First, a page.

A copyright controversy has erupted over the writings of  Karl Marx and Friedrich Engels.

SOME OF YOU  are probably familiar with the Marxist Internet Archive.  Established in 1990 it is generally  regarded as the most extensive internet  archive of Marxist writers in the world today.  It is run by volunteers and all contents are entirely free to anyone who chooses to visit the website.

The aim of the site is to  'to maintain an archive of any and all writings which are Marxist or relevant to the understanding of Marxism and can be lawfully published."

The MIA  is presently  under attack from radical  publishers Lawrence and Wishart.  Formerly associated with the Communist Party of Great Britain,  the publishing house has asserted  copyright over the Marx-Engels Collected Works, consisting of fifty volumes, and demanded that they be removed from the archive.

According to the Lawrence and Wishart website the entire fifty volume set sells for 2,500 pounds. The publishing house is presently offering them for a discounted 1,500 pounds. Single volumes can be purchased for fifty pounds each.

MIA has announced that the disputed works will be removed on April 30 - the day before May Day.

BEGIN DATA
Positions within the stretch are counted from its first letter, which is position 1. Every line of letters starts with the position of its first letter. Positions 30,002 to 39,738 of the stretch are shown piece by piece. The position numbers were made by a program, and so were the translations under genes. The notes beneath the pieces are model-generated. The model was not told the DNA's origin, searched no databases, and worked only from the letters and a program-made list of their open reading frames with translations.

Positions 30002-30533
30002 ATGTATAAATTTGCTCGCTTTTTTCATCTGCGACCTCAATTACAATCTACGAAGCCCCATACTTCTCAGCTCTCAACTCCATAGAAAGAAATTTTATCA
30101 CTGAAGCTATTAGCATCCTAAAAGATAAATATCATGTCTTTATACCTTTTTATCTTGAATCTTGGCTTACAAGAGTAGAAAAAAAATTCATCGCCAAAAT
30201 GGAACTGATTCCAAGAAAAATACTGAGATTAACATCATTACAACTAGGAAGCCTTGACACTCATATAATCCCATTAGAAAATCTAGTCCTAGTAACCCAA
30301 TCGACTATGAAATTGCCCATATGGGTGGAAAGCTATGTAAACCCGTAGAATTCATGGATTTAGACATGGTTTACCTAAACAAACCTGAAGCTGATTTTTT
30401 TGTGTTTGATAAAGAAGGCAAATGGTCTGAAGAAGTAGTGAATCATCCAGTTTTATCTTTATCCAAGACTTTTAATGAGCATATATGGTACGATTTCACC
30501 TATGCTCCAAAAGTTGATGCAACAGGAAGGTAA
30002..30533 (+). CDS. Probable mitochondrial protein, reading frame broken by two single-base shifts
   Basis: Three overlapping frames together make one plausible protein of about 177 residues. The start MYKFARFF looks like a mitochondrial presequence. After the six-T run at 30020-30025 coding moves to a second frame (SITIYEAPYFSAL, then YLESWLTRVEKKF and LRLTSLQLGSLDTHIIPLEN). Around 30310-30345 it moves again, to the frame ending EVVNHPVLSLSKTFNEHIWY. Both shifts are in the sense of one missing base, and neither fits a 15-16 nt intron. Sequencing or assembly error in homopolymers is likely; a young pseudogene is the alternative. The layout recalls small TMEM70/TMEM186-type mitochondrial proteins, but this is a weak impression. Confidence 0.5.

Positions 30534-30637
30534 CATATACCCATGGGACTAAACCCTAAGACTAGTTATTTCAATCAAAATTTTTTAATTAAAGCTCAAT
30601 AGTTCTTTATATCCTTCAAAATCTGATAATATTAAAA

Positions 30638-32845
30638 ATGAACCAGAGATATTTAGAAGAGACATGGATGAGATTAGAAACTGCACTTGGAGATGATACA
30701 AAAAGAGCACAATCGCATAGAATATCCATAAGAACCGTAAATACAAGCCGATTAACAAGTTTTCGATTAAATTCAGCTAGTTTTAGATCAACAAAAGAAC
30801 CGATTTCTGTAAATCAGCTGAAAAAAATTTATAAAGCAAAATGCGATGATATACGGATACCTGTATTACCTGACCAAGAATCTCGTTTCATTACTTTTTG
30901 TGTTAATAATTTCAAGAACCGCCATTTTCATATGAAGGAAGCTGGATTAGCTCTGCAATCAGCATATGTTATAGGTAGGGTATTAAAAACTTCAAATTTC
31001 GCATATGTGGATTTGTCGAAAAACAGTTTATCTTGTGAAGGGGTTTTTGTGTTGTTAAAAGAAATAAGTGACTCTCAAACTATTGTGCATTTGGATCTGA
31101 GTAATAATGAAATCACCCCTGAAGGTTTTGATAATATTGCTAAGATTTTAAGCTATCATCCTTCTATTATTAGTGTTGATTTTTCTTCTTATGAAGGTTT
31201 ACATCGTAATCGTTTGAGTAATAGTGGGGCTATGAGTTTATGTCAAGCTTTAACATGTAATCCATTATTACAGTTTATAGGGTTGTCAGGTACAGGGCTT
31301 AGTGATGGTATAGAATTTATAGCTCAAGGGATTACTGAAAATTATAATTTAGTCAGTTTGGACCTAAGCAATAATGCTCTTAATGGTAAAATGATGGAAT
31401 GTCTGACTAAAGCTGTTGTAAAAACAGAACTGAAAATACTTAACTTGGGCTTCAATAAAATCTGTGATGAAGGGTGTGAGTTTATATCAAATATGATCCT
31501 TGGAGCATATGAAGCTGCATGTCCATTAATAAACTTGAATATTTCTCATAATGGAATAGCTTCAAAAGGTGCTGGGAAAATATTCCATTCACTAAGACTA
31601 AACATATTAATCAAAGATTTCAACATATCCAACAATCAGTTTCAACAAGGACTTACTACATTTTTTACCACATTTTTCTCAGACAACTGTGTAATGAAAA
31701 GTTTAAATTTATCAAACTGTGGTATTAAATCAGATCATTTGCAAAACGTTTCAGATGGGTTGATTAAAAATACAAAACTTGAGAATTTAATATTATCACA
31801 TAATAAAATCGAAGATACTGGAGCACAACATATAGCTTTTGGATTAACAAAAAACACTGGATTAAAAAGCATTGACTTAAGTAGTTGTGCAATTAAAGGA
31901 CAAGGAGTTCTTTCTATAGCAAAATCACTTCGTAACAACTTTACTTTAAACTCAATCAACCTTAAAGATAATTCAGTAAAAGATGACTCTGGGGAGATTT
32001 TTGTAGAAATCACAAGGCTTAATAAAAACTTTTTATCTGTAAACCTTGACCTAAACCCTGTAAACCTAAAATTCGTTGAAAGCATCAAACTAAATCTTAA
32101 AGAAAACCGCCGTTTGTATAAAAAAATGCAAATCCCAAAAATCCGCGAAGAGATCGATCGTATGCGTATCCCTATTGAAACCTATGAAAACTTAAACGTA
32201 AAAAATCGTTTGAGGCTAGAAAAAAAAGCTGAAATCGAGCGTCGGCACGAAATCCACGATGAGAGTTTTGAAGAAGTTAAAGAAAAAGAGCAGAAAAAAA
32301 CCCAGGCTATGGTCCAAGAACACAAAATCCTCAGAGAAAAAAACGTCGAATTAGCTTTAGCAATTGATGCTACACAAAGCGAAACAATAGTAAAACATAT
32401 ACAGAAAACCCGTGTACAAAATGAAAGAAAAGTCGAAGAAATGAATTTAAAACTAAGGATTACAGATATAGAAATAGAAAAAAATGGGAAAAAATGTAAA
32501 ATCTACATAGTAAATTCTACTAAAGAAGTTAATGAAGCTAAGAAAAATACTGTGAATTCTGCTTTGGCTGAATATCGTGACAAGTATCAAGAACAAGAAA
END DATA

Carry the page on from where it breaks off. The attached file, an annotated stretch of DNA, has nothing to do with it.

David Walters, an archive volunteer, told ArsTechnica  that  Lawrence and Wishart had agreed nearly a decade ago to allow the use of the works, which are copyrighted because they translate the writings from German to English.

So why the about-face by the publishing house?  Simple. They want to make money out of Marx and Engels.  Lawrence and Wishart plan  to sell digital copies to universities and has structured an agreement for worldwide distribution.

Says Dave Walters: '"We respect the copyright. We respect the agreement.  But what they are doing is actually restricting the masses' ability to get these writings because they found a potential revenue flow by digitising the works themselves and selling some product to universities. We think it's the opposite of a marxist approach."

Lawrence and Wishart have issued a statement  defending their decision, accusing its critics of 'on line abuse' and 'sectarianism':

Over the last couple of days Lawrence & Wishart has been subject to campaign of online abuse because we have asked for our copyright on the scholarly edition of the Collected Works of Marx and Engels to be respected. The panic being spread to the effect that L&W is ‘claiming copyright’ for the entirety of Marx and Engels’ output is baseless, slanderous and largely motivated by political sectarianism from groups and individuals who have never been friendly to L&W.

But if Lawrence and Wishart do still consider themselves to be a radical publishing house then its behaviour towards MIA  is less than comradely and certainly not behaviour that either Marx and Engels would look kindly upon. And its accusations of 'slander' and 'sectarianism'  are entirely unsubstantiated.

The managing editor of Lawrence and Wishart is Sally Davison. She can be contacted at sally@lwbooks.co.uk


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